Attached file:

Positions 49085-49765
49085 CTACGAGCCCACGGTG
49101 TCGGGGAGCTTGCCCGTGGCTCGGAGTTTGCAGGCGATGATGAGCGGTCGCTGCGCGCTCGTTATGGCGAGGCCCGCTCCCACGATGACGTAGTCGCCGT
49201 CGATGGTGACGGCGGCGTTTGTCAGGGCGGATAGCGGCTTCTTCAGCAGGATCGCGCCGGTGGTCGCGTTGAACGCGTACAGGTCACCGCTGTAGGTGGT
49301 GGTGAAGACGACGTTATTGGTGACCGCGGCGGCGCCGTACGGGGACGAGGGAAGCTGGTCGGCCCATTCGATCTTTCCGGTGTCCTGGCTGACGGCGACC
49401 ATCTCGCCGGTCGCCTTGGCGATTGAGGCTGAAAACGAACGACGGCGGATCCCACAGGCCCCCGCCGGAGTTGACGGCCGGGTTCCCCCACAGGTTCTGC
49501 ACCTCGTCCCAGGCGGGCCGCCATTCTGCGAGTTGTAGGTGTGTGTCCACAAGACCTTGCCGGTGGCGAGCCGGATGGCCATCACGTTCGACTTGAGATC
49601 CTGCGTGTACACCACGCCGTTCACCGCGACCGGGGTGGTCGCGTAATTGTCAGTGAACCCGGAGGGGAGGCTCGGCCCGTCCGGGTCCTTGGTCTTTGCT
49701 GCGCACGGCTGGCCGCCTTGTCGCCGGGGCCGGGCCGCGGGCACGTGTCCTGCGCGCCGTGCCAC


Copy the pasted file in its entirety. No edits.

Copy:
Positions 49085-49765
49085 CTACGAGCCCACGGTG
49101 TCGGGGAGCTTGCCCGTGGCTCGGAGTTTGCAGGCGATGATGAGCGGTCGCTGCGCGCTCGTTATGGCGAGGCCCGCTCCCACGATGACGTAGTCGCCGT
49201 CGATGGTGACGGCGGCGTTTGTCAGGGCGGATAGCGGCTTCTTCAGCAGGATCGCGCCGGTGGTCGCGTTGAACGCGTACAGGTCACCGCTGTAGGTGGT
49301 GGTGAAGACGACGTTATTGGTGACCGCGGCGGCGCCGTACGGGGACGAGGGAAGCTGGTCGGCCCATTCGATCTTTCCGGTGTCCTGGCTGACGGCGACC
49401 ATCTCGCCGGTCGCCTTGGCGATTGAGGCTGAAAACGAACGACGGCGGATCCCACAGGCCCCCGCCGGAGTTGACGGCCGGGTTCCCCCACAGGTTCTGC
49501 ACCTCGTCCCAGGCGGGCCGCCATTCTGCGAGTTGTAGGTGTGTGTCCACAAGACCTTGCCGGTGGCGAGCCGGATGGCCATCACGTTCGACTTGAGATC
49601 CTGCGTGTACACCACGCCGTTCACCGCGACCGGGGTGGTCGCGTAATTGTCAGTGAACCCGGAGGGGAGGCTCGGCCCGTCCGGGTCCTTGGTCTTTGCT
49701 GCGCACGGCTGGCCGCCTTGTCGCCGGGGCCGGGCCGCGGGCACGTGTCCTGCGCGCCGTGCCAC